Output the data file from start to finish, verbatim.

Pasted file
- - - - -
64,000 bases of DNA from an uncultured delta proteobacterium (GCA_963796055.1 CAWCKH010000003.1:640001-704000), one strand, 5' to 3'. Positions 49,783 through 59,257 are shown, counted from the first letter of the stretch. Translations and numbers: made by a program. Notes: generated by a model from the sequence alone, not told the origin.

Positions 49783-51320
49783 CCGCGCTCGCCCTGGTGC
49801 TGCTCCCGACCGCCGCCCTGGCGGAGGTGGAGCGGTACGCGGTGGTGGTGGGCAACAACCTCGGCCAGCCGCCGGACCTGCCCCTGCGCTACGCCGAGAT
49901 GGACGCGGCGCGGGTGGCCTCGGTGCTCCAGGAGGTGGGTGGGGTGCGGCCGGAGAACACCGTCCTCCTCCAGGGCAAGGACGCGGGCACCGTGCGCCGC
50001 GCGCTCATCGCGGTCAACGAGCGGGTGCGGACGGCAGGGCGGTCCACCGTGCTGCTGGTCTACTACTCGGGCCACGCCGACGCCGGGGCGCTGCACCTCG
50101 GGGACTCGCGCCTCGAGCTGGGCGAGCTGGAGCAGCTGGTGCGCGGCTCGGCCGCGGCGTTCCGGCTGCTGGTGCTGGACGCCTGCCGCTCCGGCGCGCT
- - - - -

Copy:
64,000 bases of DNA from an uncultured delta proteobacterium (GCA_963796055.1 CAWCKH010000003.1:640001-704000), one strand, 5' to 3'. Positions 49,783 through 59,257 are shown, counted from the first letter of the stretch. Translations and numbers: made by a program. Notes: generated by a model from the sequence alone, not told the origin.

Positions 49783-51320
49783 CCGCGCTCGCCCTGGTGC
49801 TGCTCCCGACCGCCGCCCTGGCGGAGGTGGAGCGGTACGCGGTGGTGGTGGGCAACAACCTCGGCCAGCCGCCGGACCTGCCCCTGCGCTACGCCGAGAT
49901 GGACGCGGCGCGGGTGGCCTCGGTGCTCCAGGAGGTGGGTGGGGTGCGGCCGGAGAACACCGTCCTCCTCCAGGGCAAGGACGCGGGCACCGTGCGCCGC
50001 GCGCTCATCGCGGTCAACGAGCGGGTGCGGACGGCAGGGCGGTCCACCGTGCTGCTGGTCTACTACTCGGGCCACGCCGACGCCGGGGCGCTGCACCTCG
50101 GGGACTCGCGCCTCGAGCTGGGCGAGCTGGAGCAGCTGGTGCGCGGCTCGGCCGCGGCGTTCCGGCTGCTGGTGCTGGACGCCTGCCGCTCCGGCGCGCT